2) Do I take the cylinder head off and get it from the top, while praying that I don't bump it off the splash shield into the pan during disassembly (or f-up something else)?

3) Do I use the endoscope and push it off the splash shield into the pan and attempt recovery from the pan drain?

What I don't want to do is remove the oil pan, I watched some youtube videos on the process and it looks like it super-sucks.
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Old 01-07-2020, 11:21 PM #2
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Oh man, I feel ya on this one. Definitely makes you have that awful feeling in your gut that you might have ruined something. If was those all cotton/paper kind, it wouldn't be so bad since I think it would have broken down a bit over time. But that plastic shaft will pose an issue.

Removing the cylinder head in the engine bay is a lot of work, not going to lie. You could try and add oil and see if you can flush it down into the oil pan. From there, drain the oil and see if it settles on top of the drain hole where you can snatch it out with a pair of needle nose pliers. That is probably your best option in my mind. You could also leave it alone and know that it's going to plaster itself to the oil pickup screen. However I'm not sure of how much would be blocked and how that impacts oil pressure, which could have some serious consequences.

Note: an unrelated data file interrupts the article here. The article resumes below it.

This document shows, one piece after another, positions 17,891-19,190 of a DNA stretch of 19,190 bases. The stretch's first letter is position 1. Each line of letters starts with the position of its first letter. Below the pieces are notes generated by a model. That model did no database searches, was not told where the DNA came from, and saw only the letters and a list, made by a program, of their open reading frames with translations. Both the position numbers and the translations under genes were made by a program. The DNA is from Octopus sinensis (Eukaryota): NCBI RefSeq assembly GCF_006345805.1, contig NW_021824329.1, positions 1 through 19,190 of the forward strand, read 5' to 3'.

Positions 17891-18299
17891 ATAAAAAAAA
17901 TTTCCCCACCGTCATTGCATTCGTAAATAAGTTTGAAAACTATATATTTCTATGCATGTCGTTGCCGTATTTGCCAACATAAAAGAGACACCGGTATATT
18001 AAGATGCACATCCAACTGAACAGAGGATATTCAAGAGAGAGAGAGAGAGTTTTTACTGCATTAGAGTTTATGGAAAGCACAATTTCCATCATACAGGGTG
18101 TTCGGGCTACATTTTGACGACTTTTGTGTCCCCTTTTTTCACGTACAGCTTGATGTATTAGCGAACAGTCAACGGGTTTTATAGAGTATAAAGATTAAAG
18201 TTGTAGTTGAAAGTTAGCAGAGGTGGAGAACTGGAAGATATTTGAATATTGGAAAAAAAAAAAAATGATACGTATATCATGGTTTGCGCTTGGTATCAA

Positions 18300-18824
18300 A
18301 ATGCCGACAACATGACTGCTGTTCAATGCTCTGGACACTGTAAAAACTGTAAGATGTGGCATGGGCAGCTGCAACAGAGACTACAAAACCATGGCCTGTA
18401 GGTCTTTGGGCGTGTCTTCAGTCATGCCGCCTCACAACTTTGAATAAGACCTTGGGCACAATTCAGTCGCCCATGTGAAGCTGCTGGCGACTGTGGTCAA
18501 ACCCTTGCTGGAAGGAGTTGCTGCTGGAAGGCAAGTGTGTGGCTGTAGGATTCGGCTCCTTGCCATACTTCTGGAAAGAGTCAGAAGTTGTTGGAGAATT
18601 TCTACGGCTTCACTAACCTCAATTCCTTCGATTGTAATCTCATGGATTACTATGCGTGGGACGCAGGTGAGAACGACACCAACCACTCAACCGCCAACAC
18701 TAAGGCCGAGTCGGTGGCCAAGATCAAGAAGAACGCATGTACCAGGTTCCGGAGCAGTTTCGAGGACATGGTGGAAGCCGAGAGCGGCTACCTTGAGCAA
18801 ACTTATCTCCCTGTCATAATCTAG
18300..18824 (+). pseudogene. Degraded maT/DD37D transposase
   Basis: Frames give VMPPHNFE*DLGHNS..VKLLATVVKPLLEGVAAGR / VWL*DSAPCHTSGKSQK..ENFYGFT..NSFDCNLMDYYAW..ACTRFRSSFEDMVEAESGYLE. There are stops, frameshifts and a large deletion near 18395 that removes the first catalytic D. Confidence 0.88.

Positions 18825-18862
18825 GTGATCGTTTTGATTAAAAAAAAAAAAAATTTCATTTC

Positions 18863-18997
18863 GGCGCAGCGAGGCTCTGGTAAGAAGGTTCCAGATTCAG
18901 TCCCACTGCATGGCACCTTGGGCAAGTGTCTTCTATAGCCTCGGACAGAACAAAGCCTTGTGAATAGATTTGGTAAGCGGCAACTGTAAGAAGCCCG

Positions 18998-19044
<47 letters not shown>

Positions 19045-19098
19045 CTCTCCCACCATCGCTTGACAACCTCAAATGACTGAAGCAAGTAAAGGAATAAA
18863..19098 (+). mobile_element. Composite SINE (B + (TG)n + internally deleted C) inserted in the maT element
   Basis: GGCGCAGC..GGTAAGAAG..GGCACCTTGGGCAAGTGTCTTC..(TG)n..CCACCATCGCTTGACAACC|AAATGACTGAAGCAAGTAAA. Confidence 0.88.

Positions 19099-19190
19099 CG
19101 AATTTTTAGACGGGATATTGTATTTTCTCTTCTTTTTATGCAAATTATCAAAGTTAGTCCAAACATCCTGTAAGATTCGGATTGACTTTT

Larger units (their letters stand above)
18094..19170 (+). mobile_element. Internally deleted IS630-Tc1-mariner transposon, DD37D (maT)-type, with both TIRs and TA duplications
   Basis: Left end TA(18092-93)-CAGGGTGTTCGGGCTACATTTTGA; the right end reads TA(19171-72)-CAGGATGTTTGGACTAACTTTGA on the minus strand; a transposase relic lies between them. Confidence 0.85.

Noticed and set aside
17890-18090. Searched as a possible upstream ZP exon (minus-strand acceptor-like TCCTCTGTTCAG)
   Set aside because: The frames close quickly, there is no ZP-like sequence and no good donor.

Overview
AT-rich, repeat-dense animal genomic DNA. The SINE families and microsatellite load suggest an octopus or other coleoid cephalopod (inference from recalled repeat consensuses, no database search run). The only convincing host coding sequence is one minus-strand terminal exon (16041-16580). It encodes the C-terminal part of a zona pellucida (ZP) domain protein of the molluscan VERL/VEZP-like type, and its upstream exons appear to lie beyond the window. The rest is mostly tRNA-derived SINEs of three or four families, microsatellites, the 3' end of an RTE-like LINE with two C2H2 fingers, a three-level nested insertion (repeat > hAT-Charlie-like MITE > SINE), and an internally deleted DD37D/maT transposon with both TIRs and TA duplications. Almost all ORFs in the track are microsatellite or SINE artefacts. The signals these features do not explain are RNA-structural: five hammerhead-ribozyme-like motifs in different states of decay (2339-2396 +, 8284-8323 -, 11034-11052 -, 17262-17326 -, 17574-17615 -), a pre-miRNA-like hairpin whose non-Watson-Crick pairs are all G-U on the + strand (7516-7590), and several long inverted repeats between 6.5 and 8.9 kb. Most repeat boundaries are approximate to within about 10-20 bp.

Even if you were able to pull the head, it's a fairly "bumpy" job in which your q-tip would almost certainly fall off that little perch it is on currently and be a ton of extra work for nothing.
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Old 01-07-2020, 11:59 PM #3
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I typed a reply on the other thread as well.....

Iíd knock it into the pan, then drain the oil. If it doesnít float over to the sump, then jack up the back of the rig so the engine is sloped to the front and then dump oil down the head drain holes and try to wash the q-tip into the sump.
Then use your camera up the drain hole to drag it to the hole and then pull it out with pliers or a wire hook.

I think itís better itís not paper. Paper q-tips are a rolled paper shaft. If it unrolled it might block the pickup. That plastic one likely wouldnít ever block the pickup screen.
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Last edited by Dieselchessy; 01-08-2020 at 12:21 AM.